The gift-giving season is upon us. In the United States alone, holiday retail sales surpassed $1 trillion in 2019. But among these millions of purchases hides a dark secret. Of the approximately 25 million people in situations of forced labor worldwide, 16 million were exploited in the private sector as of 2016. As a result, it’s possible that enslaved people made the new sweater or piece of jewelry sitting under your tree.
This holiday season, Human Trafficking Search invites you to consider how your holiday purchases can help to end, rather than perpetuate, modern-day slavery. Labor exploitation is deeply embedded into the global economy, and governments and corporations must take on the primary burden of rooting it out. This includes raising supply chain transparency and due-diligence standards, revamping government-led anti-trafficking efforts, and addressing the underlying causes of modern-slavery.
Changes in individual consumer behavior alone will not solve the issue of labor trafficking and exploitation. But by using some of the tips below, you can take an active part in supporting ethical business practices across the globe.
According to the Department of Labor’s 2020 List of Goods Produced by Child Labor or Forced Labor, garments are currently being produced with child and/or forced labor in at least 11 countries. Even garment facilities in the United States have been investigated for low wages and poor working conditions.
As you shop for apparel, look for brands that work directly with small artisans and factories. You can find more information on responsible apparel shopping in End Slavery Now’s Slave-free Buying Guide.
You can also directly support victims and survivors of human trafficking by purchasing:
- Tees, dresses, and tunics from Elegantees
- “Punjammie” loungewear from Sundara
- Bags, backpacks, and purses from The Shop for Freedom
- Wallets and quarantine essentials from Rethreaded
Both gold and diamonds are high-risk materials when it comes to labor exploitation. Children and indigenous peoples in particular have been enslaved, displaced, and killed by mining operations around the world, including in situations of armed conflict. Some ethical mining certification programs have also come under fire in recent years for, so ensuring that your jewelry is exploitation-free is not easy. Buying vintage pieces or synthetically produced diamonds is one way to ensure that your purchase is not directly contributing to environmental or human rights abuses.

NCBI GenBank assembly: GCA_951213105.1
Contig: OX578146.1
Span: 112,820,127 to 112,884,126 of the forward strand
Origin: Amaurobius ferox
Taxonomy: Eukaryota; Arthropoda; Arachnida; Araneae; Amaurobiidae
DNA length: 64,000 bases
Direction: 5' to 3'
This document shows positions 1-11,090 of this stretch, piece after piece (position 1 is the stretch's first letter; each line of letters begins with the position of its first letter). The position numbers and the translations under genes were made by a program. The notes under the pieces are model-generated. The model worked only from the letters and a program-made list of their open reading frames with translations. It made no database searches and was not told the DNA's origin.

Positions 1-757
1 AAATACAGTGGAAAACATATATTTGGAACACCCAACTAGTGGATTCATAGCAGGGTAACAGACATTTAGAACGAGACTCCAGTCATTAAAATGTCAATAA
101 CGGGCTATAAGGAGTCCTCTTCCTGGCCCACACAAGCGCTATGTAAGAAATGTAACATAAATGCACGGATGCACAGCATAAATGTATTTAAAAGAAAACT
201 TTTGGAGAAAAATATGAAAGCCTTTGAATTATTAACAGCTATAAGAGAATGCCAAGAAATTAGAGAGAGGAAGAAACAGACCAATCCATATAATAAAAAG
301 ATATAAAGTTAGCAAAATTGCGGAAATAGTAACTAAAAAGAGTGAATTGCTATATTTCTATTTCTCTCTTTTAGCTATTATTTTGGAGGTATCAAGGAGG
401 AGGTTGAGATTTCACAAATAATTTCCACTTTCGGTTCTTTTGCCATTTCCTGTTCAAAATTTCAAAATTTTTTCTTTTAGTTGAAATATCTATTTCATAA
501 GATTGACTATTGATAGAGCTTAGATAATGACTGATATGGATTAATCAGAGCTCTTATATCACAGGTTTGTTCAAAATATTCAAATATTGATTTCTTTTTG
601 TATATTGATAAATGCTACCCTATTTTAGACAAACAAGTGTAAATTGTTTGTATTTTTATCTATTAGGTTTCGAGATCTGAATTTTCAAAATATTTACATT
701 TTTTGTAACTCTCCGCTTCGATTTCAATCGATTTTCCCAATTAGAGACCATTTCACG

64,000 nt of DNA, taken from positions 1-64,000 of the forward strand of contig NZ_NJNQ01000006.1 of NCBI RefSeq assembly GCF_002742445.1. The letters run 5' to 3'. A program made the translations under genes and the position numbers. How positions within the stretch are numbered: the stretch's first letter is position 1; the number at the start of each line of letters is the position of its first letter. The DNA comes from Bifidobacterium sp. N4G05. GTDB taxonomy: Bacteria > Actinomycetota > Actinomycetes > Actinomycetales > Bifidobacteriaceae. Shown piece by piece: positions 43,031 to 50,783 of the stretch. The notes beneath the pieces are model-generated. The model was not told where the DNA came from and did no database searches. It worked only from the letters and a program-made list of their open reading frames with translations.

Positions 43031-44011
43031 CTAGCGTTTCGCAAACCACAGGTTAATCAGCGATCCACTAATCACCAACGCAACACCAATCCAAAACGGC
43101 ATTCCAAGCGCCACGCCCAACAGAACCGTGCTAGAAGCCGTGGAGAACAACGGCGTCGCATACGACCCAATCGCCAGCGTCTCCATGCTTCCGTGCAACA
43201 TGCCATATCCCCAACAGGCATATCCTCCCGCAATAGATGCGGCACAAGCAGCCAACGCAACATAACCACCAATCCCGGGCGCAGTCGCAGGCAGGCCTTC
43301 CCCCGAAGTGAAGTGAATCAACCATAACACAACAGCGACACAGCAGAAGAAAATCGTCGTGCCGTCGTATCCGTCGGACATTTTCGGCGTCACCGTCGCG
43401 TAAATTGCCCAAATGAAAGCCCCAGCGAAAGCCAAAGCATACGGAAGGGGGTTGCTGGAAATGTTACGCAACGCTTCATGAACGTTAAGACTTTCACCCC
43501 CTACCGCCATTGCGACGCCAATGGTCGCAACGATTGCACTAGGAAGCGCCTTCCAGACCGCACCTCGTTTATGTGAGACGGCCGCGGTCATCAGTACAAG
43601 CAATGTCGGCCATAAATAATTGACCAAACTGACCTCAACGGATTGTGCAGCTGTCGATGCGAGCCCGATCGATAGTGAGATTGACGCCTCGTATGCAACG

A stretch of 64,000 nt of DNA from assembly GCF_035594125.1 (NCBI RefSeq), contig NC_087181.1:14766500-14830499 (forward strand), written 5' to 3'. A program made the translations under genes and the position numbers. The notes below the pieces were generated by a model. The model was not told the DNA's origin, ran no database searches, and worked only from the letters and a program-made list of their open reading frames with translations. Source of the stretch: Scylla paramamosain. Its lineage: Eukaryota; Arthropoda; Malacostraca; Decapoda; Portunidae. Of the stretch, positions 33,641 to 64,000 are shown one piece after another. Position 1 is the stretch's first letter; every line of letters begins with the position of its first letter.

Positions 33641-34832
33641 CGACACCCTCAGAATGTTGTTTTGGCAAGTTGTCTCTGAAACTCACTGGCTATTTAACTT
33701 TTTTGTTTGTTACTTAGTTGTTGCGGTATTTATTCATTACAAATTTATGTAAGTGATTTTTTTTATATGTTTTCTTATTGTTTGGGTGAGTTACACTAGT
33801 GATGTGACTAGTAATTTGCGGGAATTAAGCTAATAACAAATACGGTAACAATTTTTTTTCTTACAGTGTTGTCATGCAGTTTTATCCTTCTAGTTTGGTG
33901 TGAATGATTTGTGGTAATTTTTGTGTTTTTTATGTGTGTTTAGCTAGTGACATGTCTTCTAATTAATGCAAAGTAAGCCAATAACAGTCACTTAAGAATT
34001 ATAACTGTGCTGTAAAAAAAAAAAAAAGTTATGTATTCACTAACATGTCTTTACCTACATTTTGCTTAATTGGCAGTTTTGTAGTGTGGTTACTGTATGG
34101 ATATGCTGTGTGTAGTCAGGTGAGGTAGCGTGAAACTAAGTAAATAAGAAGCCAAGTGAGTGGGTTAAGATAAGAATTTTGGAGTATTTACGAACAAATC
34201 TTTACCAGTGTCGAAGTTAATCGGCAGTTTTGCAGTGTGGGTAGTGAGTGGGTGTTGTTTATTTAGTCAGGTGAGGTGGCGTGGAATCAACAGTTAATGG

You can also directly support victims and survivors of human trafficking by buying:
- Birthstones and beaded pieces from Ethicgoods
- Simple and elegant hoops from Purpose Jewelry
- Gold, silver, and pearl-based jewelry from Starfish Project
- Colorful silver necklaces and earrings from Her Future Coalition
Global supply chains are murky and little effort has been made to trace them beyond the first tier of suppliers. Because of this, many major retailers have no idea who made their products or what conditions they were working under. For example, Amazon and Walmart were caught selling towels made with cotton harvested by forced laborers in Turkmenistan as recently as 2019.
Instead, consider supporting small artists by buying hand-made goods from local stores. The AFL-CIO has also published a list of union-made holiday gifts, including board games and sports products.
Alternatively, you can directly support victims and survivors of human trafficking by buying:
- Home décor made from secondhand saris from Sari Bari
- Candles and essential oils from Thistle Farms
- Hand-made greeting cards from Good Paper
- Children’s toys and stocking stuffers from New Creation
Chocolates and coffee
Chocolate and coffee make great gifts, but ensuring that they are slave-free is crucial. Both the cacao and coffee bean harvesting processes are notorious for labor exploitation, and traditional certification schemes like Fairtrade may not be entirely reliable. Despite claims of ethical sourcing practices, brands like Mars, Nestlé and Hershey have failed to live up to their promises to eradicate child labor in their supply chains.
We recommend looking for brands that source directly from farmers and stress their commitment to fair labor practices. Tony’s Chocolonely is unique in its mission to eradicate slavery in cacao supply chains worldwide. You can find a list of other slave-free chocolate brands here.
Many coffee shops now stock fair trade and direct-source coffee. Three stores in particular have dedicated themselves to fighting human trafficking with innovative new business models. You can visit them in person or online at:
- A Second Cup in Houston, Texas.
- The Freedom Café in Durham, New Hampshire
- Palate Coffee Brewery in Sanford, Florida
For more ways to shop ethically all-year round, visit End Slavery Now’s list of slave-free companies. And finally, make sure to share this blog and spread the cheer of ethical holiday shopping.
Aubrey Calaway is a Research Fellow at Human Trafficking Search